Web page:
Newer iPhones come with a chip called a motion coprocessor which gathers data from the accelerometers, gyroscopes and compasses of the device to precisely measure motion and fitness data such as body motion, step count, stairs climbed, and more. Most people, including yours truly, do appreciate the data collected as it’s particularly helpful if you want to use your iPhone as a step counter and pedometer, for instance. Others are creeped out by this feature.
If you belong to the latter group of people, then I will show you a quick and easy way to stop your iPhone from tracking your steps and other fitness activity.
Nokia said this morning that it’s buying French health tracking company Withings for a reported €170 million, or about $192 million, as it looks to gain a foothold in the competitive digital health market.
Withings, which designs, builds and sells wearables with health and fitness tracking features, as well as devices for the connected home such as smart weighing scales, thermometers, blood pressure monitors, home and baby monitors and so forth, will become part of Nokia’s Technologies business.
Delivery trackers are invaluable tools you can use on your iPhone or iPad to keep track of your inbound and outbound package deliveries from services like USPS, UPS, FedEx, and others to make sure they get to the places they need to go.
As we shared just a couple days ago, Deliveries by Junecloud is by far one of our favorite apps to do this with, and on Wednesday, Deliveries has received a massive update to version 7.0 with a change log so big we couldn’t even fit it on our Mac’s screen.
Wearable devices maker Misfit at CES 2016 announced new products that build on its expertise in health and fitness tracking. A new activity tracker from the company, called the Ray, tracks your movement and sleep and resembles a bracelet with a cylindrical aluminum body.
Another new product from Misfit, a first for the company: the Specter in-ear wireless headphones with dual driver technology and a built-in accelerometer sensor for tracking your activity and sleep when worn.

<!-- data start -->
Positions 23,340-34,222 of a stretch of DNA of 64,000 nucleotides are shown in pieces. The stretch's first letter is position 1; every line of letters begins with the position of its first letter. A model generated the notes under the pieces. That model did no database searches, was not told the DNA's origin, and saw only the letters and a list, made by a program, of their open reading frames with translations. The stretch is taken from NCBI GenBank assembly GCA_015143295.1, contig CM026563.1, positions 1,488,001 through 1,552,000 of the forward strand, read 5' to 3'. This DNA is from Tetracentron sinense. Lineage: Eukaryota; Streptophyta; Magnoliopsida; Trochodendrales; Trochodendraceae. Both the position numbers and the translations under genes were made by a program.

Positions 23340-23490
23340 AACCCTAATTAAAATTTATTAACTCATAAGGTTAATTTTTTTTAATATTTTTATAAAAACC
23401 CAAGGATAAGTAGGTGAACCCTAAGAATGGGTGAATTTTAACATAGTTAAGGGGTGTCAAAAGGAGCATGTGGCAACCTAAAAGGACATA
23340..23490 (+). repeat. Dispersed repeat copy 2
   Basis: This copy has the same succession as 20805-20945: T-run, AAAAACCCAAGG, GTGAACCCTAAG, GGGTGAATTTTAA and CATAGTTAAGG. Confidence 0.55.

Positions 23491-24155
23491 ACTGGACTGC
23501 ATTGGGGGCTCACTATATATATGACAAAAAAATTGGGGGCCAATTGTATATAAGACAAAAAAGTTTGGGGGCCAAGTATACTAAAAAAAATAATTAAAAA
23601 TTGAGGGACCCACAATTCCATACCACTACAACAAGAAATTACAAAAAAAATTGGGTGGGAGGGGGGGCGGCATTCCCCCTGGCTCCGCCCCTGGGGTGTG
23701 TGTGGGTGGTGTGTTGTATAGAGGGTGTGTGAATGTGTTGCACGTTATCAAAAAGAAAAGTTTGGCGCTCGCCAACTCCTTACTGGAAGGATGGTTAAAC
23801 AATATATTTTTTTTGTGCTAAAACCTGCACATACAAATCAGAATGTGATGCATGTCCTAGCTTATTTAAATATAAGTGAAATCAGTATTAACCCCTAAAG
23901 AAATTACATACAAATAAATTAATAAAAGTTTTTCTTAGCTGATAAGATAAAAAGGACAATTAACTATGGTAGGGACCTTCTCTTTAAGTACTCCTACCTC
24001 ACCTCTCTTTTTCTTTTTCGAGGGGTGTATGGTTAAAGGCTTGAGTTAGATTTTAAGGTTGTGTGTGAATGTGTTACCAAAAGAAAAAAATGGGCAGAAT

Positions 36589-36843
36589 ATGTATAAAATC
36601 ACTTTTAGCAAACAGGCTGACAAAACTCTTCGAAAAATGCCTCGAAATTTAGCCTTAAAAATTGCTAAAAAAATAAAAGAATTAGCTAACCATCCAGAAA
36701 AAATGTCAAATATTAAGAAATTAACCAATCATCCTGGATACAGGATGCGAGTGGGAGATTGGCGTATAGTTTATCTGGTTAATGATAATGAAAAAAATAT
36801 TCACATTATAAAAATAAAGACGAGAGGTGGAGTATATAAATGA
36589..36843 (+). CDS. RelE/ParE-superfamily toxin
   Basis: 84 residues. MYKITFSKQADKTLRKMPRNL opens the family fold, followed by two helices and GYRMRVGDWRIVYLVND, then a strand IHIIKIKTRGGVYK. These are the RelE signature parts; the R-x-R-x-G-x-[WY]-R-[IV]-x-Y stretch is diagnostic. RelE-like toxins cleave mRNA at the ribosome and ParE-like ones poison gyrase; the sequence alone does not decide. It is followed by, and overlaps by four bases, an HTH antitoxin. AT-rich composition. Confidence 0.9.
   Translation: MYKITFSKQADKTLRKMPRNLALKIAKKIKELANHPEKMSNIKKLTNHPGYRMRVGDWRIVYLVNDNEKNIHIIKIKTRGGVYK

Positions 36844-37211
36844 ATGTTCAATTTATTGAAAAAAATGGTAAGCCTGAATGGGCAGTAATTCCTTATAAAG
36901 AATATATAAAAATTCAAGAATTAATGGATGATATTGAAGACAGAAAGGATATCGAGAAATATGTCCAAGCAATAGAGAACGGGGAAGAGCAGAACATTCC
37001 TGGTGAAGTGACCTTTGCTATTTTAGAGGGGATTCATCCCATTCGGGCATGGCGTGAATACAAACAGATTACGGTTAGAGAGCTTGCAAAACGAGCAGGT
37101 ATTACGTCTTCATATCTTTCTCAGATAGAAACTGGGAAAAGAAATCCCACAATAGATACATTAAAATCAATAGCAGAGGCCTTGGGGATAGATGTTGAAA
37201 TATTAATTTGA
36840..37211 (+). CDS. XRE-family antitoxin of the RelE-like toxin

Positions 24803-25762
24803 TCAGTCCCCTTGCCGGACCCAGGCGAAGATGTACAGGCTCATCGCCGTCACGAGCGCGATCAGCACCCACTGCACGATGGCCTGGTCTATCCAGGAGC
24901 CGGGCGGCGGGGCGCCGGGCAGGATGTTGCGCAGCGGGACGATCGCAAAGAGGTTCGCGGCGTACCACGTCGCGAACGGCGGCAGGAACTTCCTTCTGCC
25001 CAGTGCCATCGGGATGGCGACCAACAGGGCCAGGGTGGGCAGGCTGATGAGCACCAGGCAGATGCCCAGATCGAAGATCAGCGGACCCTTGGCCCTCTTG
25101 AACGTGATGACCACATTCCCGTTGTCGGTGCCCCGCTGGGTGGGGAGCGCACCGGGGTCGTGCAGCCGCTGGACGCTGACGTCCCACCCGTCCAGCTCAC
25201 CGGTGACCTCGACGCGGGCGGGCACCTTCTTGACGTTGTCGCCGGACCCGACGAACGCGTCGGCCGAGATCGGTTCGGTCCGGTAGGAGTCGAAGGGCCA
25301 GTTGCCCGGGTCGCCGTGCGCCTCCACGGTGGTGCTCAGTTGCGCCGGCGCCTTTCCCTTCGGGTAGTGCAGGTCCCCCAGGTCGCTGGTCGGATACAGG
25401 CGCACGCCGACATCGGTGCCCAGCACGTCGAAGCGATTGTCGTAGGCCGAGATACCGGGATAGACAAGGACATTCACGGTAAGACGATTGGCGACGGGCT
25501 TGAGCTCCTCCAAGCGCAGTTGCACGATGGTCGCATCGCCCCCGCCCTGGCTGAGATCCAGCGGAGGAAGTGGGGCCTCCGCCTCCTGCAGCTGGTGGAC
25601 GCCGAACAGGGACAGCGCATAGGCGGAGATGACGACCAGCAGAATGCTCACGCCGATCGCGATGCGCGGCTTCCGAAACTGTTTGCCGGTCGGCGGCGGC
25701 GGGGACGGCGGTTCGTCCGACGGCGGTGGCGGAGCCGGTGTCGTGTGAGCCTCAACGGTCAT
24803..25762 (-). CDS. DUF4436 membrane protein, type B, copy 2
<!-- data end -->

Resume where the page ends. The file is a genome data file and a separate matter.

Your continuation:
Today I want to highlight an interesting new app, Jerrycan for iPhone by Pavlo Grozian which lets you track your fuel consumption and fuel expenses. Unlike most mileage-tracker apps in the App Store, Jerrycan shows you how individual driving impacts the ecology with wealth of information at your fingertips including overconsumption peaks, pollution emission, fuel waste and driving efficiency.
And with individual tips and guides, Jerrycan can teach you to drive wisely, waste less fuel and improve your fuel efficiency.
Misfit, the maker of wearable activity trackers, and swimwear company Speedo today announced they partnered up to create a new Shine activity tracker designed to count swim laps, because step counting is so 2014.
The all-new ‘Speedo Shine’ is basically a special version of the company’s ‘Shine’ fitness tracking wearable which caters to swimmers. Waterproofed to 50 meters, the device uses proprietary lap counting algorithms with “industry-leading accuracy” and launches on September 1 exclusively through Apple Stores.
Misfit, a wearable products company, on Thursday announced its most affordable activity tracker yet, the $20 Flash Link, and a brand new Link app that can turn the new activity tracker into a multi-function smart button.
“We’re focused on making products everyone can use. Flash Link is not just a more affordable wearable, it’s a more powerful one,” said Tim Golnik, Misfit’s Vice President of Product and Design.
The good news doesn’t stop here as the firm’s discounted its Shine and Flash accessories which now cost $70 and $30, respectively, down from their respective prices of $100 and $50.
It is an incredibly precise timepiece, a new way to communicate, but it is also a smarter way to look at fitness. Timekeeping and communication aside, early scientific and less scientific tests show Apple Watch is actually very accurate at tracking health and fitness data.
DataMan, my app of choice for tracking cellular data usage on iPhone, was just updated today to bring its simple interface to Apple Watch, allowing you to quickly have a look at your data usage directly from your wrist.
New documents by NSA leaker Edward Snowden were published this weekend by German newspaper Der Spiegel, giving us new insight into how the GCHQ tracked iPhone users without their consent.
Rather than tap specific exploits that GCHQ’s U.S. counterpart, NSA, relied on in order to compromise the iPhone’s software, GCHQ surveilled targets by following a device’s UDID across different services.
They were even able to pull data from the device itself when syncing with a compromised computer took place.